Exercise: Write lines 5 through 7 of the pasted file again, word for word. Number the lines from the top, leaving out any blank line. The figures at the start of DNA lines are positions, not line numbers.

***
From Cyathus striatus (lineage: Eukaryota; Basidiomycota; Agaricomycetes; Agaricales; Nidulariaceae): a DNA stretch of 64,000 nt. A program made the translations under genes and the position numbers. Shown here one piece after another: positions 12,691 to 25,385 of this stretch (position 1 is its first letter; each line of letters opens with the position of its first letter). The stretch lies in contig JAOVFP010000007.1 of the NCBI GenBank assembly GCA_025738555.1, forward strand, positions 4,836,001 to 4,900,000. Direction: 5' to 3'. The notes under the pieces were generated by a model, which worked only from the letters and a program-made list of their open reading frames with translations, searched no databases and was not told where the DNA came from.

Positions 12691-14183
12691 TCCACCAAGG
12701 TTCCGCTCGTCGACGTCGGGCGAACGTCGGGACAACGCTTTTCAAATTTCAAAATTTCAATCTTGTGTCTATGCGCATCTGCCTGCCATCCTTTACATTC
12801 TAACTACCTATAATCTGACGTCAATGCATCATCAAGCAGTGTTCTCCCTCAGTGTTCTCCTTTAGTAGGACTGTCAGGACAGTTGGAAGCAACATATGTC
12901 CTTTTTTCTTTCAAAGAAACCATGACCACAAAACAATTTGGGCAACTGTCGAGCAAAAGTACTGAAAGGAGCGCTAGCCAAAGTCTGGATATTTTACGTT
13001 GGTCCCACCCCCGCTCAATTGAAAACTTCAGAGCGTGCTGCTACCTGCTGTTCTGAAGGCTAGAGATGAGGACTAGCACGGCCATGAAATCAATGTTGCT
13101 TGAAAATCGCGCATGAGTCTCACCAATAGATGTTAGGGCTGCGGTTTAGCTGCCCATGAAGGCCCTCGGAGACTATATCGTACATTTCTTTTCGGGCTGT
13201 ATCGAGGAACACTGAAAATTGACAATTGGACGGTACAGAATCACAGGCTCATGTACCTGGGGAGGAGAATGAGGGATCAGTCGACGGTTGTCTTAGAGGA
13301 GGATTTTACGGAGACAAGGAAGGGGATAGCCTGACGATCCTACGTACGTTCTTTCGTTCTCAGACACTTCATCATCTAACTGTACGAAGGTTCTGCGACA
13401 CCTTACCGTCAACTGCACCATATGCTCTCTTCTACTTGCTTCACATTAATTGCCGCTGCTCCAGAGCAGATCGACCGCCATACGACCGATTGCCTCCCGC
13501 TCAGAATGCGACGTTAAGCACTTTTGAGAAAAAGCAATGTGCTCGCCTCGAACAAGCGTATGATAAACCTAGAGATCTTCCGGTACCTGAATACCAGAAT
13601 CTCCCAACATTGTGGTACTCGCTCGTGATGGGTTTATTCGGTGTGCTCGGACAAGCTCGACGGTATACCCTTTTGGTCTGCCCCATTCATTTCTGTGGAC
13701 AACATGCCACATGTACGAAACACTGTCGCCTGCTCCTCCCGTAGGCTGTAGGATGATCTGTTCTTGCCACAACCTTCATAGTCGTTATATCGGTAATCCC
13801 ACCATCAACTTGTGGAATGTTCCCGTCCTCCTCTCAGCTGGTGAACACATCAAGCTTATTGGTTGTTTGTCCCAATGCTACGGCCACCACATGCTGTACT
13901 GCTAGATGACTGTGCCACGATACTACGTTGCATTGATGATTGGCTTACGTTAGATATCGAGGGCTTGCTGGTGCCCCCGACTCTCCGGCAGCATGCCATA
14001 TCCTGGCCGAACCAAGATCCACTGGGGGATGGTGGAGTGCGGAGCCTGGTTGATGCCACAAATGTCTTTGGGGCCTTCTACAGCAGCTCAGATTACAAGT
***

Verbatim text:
12801 TAACTACCTATAATCTGACGTCAATGCATCATCAAGCAGTGTTCTCCCTCAGTGTTCTCCTTTAGTAGGACTGTCAGGACAGTTGGAAGCAACATATGTC
12901 CTTTTTTCTTTCAAAGAAACCATGACCACAAAACAATTTGGGCAACTGTCGAGCAAAAGTACTGAAAGGAGCGCTAGCCAAAGTCTGGATATTTTACGTT
13001 GGTCCCACCCCCGCTCAATTGAAAACTTCAGAGCGTGCTGCTACCTGCTGTTCTGAAGGCTAGAGATGAGGACTAGCACGGCCATGAAATCAATGTTGCT